This stately Georgian Hall, surrounded by a beautiful park and gardens, has history galore. The family can trace it's line back to Lady Jane Grey, who was Queen of England for all of 9 days in 1553. Outside of the walled park with it's herd of fallow deer and Water Mill, are the many cottages and farms of the workers/tenants, that made up the "estate" back in it's grandeur days. Keeping the big house and estate ticking along.
DUNHAM MASSEY IS THE STAMFORD MILITARY HOSPITAL
2014 commemorates 100 years since the beginning of World War I. during the war, from April 1917 until the February of 1919, Dunham Hall was used as a Military Hospital, helping over 300 soldiers recuperate from injuries sustained in the trenches. From March until November this year, the National Trust exhibit "Sanctuary from The Trenches" will showcase some of the rooms at Dunham as they would have been at that time.
Though I moved away from the area in 1983, I have been back regularly to Dunham to visit my parents (now sadly, only my Mum). I have always loved visiting the Hall and park, so many memories from childhood when we played in the park, to the proposal of marriage from my husband (down on one knee in front of the hall), to taking my own children there to feed the ducks and see the deer.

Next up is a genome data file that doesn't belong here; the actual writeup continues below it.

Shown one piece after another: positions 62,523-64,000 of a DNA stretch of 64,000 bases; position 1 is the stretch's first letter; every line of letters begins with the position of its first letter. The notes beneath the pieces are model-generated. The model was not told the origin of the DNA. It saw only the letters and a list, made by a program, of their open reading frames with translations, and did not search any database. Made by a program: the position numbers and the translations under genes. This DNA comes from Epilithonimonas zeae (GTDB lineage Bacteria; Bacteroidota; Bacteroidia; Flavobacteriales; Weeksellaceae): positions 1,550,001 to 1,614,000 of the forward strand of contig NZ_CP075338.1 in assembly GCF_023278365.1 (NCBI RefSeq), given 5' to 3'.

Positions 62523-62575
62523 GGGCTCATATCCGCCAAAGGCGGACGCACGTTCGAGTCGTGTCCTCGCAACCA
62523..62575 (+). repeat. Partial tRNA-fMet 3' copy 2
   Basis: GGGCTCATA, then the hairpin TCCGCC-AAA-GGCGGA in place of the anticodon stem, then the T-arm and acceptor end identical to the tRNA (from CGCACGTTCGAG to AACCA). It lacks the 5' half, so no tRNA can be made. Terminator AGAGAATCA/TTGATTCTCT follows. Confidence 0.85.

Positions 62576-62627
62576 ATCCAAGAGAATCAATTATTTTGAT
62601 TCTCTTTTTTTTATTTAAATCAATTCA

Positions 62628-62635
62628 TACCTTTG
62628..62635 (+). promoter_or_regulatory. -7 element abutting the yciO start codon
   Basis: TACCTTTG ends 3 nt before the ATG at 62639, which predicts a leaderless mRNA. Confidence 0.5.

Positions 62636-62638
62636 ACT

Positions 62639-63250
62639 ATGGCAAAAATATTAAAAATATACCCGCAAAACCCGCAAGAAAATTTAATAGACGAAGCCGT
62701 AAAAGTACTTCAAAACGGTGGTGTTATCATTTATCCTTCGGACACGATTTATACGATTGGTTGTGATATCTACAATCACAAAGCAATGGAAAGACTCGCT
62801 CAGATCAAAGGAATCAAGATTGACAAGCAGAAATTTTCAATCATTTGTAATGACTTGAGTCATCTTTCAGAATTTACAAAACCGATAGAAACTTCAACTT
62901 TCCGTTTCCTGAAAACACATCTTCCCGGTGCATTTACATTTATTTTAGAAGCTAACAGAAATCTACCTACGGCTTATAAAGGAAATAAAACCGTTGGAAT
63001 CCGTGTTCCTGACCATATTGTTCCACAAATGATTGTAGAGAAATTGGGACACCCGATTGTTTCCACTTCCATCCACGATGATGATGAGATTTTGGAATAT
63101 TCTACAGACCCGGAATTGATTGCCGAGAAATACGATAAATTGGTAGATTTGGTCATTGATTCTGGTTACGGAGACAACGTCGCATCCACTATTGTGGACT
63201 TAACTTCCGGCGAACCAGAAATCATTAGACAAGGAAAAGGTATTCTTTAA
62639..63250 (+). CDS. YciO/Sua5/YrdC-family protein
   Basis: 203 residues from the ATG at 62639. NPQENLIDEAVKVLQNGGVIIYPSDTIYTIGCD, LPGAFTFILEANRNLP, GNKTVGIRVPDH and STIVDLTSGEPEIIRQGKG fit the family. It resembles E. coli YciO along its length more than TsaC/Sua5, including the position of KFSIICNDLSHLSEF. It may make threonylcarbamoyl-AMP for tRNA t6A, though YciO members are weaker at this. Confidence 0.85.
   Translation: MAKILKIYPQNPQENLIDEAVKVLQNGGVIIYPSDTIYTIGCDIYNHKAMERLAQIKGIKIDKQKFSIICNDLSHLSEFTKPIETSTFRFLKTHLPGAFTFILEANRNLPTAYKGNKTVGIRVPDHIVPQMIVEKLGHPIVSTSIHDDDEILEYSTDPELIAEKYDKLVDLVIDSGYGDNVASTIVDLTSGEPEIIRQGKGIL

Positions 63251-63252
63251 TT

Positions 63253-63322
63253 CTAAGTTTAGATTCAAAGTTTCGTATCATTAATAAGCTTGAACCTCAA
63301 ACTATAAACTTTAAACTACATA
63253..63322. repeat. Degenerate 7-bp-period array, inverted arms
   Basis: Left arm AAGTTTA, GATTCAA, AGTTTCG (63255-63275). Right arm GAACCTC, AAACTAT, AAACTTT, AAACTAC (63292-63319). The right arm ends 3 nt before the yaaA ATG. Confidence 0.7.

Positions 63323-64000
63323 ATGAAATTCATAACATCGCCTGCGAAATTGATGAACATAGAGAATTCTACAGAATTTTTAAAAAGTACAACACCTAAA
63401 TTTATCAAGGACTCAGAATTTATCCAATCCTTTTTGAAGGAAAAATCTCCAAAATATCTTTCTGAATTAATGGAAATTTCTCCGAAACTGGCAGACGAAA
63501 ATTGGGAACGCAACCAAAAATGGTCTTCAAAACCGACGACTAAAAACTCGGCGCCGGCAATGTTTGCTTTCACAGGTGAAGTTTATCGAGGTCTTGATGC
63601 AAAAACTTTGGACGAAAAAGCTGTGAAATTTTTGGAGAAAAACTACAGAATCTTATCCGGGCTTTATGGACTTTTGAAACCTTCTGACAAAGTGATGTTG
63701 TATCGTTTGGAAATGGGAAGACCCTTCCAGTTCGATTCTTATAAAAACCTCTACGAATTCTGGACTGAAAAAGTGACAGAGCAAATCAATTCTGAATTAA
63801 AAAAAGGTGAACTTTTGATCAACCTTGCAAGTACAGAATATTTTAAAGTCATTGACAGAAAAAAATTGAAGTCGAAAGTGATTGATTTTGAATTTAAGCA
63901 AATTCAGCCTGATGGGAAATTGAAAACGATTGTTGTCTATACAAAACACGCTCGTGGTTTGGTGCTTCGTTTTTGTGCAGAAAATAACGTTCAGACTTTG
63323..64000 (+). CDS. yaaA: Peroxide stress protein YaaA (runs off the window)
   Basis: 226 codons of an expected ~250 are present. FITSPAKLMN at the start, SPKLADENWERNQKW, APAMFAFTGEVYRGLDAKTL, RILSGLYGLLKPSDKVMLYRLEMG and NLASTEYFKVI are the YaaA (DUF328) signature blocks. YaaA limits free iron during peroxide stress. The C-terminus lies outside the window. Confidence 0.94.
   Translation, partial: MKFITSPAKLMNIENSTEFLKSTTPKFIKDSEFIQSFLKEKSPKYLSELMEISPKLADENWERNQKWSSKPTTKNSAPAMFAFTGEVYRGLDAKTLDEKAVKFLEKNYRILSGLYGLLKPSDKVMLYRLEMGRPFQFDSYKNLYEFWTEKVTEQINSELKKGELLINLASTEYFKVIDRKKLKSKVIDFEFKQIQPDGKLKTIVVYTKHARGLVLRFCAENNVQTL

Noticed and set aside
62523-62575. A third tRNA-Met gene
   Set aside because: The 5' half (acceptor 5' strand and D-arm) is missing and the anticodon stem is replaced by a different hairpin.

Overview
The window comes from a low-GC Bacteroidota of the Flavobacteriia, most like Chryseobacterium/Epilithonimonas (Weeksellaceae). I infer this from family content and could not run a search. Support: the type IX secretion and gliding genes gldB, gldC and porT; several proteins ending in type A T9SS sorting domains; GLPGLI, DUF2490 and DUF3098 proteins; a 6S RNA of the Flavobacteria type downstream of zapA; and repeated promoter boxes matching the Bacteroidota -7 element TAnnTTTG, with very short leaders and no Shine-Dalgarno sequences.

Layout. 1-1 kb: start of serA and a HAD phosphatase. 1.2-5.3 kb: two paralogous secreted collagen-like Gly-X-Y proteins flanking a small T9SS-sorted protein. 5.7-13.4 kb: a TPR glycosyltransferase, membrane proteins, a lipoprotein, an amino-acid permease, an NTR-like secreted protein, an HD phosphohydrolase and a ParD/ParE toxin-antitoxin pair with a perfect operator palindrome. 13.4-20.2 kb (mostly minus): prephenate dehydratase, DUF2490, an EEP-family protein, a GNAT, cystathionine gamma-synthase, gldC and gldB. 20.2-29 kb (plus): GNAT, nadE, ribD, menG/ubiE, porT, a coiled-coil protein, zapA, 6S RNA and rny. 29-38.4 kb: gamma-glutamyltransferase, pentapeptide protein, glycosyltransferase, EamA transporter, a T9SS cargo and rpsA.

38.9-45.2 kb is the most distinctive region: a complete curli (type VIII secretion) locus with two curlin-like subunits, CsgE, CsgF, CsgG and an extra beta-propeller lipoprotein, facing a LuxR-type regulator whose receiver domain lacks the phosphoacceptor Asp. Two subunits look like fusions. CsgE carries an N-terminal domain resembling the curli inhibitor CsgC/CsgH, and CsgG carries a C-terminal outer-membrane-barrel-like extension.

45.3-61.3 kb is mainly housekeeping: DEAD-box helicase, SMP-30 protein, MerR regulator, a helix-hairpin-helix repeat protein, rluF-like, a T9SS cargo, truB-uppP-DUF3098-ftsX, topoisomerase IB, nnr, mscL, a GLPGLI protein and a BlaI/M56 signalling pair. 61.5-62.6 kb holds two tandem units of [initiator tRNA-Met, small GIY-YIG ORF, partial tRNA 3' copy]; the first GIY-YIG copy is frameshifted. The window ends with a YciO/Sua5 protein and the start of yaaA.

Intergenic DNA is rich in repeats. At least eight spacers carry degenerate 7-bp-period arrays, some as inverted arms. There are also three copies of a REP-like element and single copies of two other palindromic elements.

It has been a few years since I actually toured the house, so as I was back visiting my Mum this past March, I wanted to go and check out the new exhibit.
To add to the feel of the era, there were signs placed along the walk to the Hall, either staked in the ground or pinned to trees. These signs reminding the British people of their Patriotic duty to King and Country, would have been typical of the day.
I found these to be very interesting. Also, I must admit, they did make me smile a little .
"Only the lucky few - badly injured enough to need an extended recovery, but stable enough to perhaps survive the journey - were evacuated back to "Blighty" (Britain). In the process they were sorted and sent to hospitals based on their condition. This means that we see patterns in the types and severity of injuries arriving here at Stamford Hospital.
Once in the UK, the critically ill would be rushed to hospitals close to their point of arrival. Cases needing plastic surgery, or the badly shell-shocked might be sent to a specialist hospital. Any who could survive onward travel were sent further afield to hospitals such as this one.
Stamford Hospital treated many men for bullet and shrapnel wounds, mostly to arms and legs. Others had been gassed or had related respiratory problems. Some came to recover from serious cases of disease that were aggravated by poor conditions and diet in the trenches."
- Quote from one of the displays at Dunham
Dunham has been a major part of my life, and it is always a pleasure for me to go and visit. I love the history of the place and feel very blessed to have grown up in such wonderful surroundings. I really enjoyed this new exhibit and learning of Dunham's roll during World War 1.
Even if you don't tour the house, the park and gardens are lovely at any time of the year. It does get very busy on bank holidays and weekends these days, so plan accordingly.
Roger Grey, 10th Earl of Stamford, Wikipedia click here
The Booth & Grey Families (History, plus some great photos of Dunham) click here